Looking out the window of our little unit situated between Alexandra and Clyde currently gives a vista of cloud being blasted down the hills by an incoming southerly front. Maybe the brief spell of golden weather we have enjoyed for the last two weeks was ‘it’ for summer down in these parts.Hopefully not.

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This was Ruth’s favourite section of the Roxburgh Gorge Trail
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A clip-on section of track – note the rocks, we had fingers and toes crossed that the earth remained very calm.

It has been a case of spending plenty of time on the bikes while the sun shines. Yesterday we had a particularly challenging ride through the Roxbugh Gorge and at the end of it I could see that Ruth was pretty much over cycling. “Have the day off tomorrow” was my generous offer to which there was no argument. When I checked her bike this morning the back tyre was flat and when I mentioned it to her she was quick to say that she had not stabbed it but there was a hint of a smirk on her face as she told me. Anyway, with my new found mechanical skills, the tube was replaced before she could say “throw the bike into the local rubbish dump”.

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The landscapes here are so different to what we have seen so far. It was almost desert like in the Gorge
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Interesting colour contrasts

A day off can lift the spirits as can a bit of personal time browsing through the local shops. While Ruth was doing that, I huffed and puffed my way across a section of the ‘Rail Trail’, a section that was shrouded in fog when we rode it back in 2011. Not before having to get Ruth to drop my water bottle off, second time I have forgotten it recently.

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Not the latest in minimalist housing but a miners home that was very short on home comforts, especially for the brutal winters they have here.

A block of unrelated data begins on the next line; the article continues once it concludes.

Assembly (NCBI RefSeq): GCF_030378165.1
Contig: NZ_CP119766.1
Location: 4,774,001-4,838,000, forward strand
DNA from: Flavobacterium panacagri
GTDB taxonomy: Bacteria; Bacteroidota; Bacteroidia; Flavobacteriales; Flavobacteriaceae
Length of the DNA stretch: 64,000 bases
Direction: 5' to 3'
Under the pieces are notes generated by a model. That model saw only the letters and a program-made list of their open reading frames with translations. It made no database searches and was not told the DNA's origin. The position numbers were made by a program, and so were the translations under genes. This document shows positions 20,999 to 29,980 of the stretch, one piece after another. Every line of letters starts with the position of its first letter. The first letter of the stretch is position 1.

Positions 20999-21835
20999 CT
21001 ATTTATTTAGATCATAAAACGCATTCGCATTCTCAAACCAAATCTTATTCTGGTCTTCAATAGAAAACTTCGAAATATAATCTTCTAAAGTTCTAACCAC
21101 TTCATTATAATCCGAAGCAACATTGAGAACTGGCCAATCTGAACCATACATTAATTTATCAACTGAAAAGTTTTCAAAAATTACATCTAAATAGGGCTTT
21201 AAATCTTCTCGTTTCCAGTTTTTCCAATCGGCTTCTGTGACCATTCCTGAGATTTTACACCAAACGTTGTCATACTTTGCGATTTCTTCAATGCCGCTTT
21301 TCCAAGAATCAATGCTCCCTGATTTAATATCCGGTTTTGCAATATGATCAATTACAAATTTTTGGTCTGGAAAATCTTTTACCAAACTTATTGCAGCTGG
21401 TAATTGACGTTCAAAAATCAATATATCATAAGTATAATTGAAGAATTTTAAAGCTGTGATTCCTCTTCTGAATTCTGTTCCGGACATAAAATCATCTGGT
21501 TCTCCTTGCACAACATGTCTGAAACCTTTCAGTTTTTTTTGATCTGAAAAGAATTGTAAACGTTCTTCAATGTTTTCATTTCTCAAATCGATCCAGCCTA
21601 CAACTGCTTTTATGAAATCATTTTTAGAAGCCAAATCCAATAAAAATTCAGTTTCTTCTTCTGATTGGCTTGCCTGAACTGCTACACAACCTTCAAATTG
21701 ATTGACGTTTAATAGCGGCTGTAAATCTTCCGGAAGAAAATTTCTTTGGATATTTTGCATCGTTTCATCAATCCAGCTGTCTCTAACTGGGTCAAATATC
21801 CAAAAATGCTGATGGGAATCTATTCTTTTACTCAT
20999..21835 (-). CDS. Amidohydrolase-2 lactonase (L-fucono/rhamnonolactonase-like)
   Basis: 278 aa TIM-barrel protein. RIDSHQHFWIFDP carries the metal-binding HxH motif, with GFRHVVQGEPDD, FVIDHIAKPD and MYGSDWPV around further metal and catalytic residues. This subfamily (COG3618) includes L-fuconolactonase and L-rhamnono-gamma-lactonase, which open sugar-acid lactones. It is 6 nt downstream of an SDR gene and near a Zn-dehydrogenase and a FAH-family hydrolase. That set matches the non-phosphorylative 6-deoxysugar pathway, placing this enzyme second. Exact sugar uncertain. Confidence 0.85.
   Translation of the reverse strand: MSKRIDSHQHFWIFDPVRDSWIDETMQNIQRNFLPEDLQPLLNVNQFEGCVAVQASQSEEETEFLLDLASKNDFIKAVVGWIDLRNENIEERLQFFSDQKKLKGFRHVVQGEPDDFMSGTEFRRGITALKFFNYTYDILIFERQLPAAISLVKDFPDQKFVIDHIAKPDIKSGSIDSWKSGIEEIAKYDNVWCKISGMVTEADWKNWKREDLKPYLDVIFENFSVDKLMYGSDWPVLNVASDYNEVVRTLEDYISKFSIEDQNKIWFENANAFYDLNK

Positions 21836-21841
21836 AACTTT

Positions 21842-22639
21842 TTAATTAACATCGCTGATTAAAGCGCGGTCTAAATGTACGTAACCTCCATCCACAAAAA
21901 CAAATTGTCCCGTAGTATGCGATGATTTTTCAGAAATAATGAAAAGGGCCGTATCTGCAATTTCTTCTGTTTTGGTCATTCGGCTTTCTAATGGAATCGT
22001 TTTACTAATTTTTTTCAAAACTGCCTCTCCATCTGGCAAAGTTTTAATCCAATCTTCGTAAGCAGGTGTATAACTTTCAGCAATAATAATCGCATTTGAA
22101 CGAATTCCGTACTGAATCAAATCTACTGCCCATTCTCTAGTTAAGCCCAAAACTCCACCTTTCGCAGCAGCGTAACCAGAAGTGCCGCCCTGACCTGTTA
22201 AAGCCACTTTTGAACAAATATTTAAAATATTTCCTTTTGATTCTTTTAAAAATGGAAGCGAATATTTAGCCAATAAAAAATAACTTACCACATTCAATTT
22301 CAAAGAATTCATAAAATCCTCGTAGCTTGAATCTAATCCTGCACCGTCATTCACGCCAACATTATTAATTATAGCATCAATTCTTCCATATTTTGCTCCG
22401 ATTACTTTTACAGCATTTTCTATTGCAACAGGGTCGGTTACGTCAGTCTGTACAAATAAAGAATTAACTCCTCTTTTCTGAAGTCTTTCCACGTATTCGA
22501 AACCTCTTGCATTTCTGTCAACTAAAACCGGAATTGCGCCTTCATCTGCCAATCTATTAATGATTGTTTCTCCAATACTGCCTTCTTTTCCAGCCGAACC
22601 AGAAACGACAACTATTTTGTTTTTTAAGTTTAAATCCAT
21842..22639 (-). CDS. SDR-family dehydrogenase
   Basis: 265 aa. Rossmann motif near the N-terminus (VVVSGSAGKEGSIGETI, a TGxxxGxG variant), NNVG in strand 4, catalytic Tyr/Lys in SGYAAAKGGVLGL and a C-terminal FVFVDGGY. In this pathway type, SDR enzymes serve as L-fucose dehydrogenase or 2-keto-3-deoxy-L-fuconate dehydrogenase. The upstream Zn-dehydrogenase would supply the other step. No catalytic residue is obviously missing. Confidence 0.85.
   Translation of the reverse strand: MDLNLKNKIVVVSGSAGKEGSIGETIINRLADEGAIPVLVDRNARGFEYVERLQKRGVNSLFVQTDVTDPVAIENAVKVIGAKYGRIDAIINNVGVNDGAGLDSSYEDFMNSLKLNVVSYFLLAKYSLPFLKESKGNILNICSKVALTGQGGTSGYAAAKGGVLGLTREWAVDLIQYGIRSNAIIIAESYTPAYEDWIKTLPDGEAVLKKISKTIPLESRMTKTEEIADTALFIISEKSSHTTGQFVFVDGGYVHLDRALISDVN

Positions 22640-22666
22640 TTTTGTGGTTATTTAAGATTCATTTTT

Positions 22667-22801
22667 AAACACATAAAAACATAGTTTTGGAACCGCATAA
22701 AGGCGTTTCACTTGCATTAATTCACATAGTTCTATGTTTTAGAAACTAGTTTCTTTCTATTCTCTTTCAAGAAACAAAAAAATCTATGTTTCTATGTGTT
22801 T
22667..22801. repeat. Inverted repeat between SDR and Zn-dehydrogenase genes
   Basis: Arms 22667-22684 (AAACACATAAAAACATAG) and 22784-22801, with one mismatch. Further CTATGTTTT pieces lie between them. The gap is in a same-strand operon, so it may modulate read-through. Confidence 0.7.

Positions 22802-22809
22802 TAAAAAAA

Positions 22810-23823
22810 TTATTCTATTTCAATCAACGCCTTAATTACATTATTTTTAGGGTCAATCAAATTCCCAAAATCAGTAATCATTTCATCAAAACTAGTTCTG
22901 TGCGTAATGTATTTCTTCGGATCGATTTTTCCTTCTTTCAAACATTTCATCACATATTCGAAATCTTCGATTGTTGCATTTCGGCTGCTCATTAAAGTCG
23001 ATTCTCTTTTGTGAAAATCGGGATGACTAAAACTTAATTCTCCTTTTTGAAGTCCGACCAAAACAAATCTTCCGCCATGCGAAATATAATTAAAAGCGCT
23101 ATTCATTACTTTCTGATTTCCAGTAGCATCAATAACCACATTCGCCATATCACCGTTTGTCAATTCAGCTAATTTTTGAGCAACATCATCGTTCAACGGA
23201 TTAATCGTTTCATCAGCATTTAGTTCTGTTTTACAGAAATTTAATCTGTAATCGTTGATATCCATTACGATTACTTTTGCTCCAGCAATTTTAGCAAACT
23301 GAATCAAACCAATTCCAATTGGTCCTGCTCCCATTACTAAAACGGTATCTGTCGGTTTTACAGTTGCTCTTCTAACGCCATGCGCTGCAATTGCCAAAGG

Riding the trail with excellent visibility meant that I got to enjoy the magnificent views that a steady 35km slope results in. Had I seen them last time I probably would not have embarked on the ride this time. About half way into the climb the wind decided to make my task even tougher and then the chain chimed in by starting to slip very badly. I sent a text to Ruth to tell her to adjust the pick-up time accordingly, noting on arrival that it was undelivered. As I biked up into the thinning atmosphere I did ponder why I didn’t get Ruth to drop me at the summit so that I could coast back with the wind at my back. All these little things make life a little more interesting or if I am honest, challenging.

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The sky was starting to show signs of the predicted weather front as I headed off on the Rail Trail – sans Ruth

When we returned to base I set about checking the bikes over and there was so much gunk that had built up as a result of the dusty trails that my bike gears (and Ruth’s) were in a very sad state, no wonder the riding had become so difficult. I was very quick to break this good news to Ruth.

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The continually changing landscapes took my mind of the efforts that was going into pedaling.
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An interesting bit of garden art in the countryside

After slaving away for a few hours on maintenance and puncture repairs and with the new found knowledge that she had been riding under a handicap, Ruth came out and suggested that we ride a section of the Clutha Gold Trail tomorrow. I am not sure if she was feeling a little guilty or just hoping that in my state of weariness I would pass up her kind offer. We are off biking again tomorrow, weather permitting. However, Ruth read the trail notes this time and made sure that the section that we are going to ride is EASY.

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A row of poplar trees give the barren landscape a kind-of Tuscany feel

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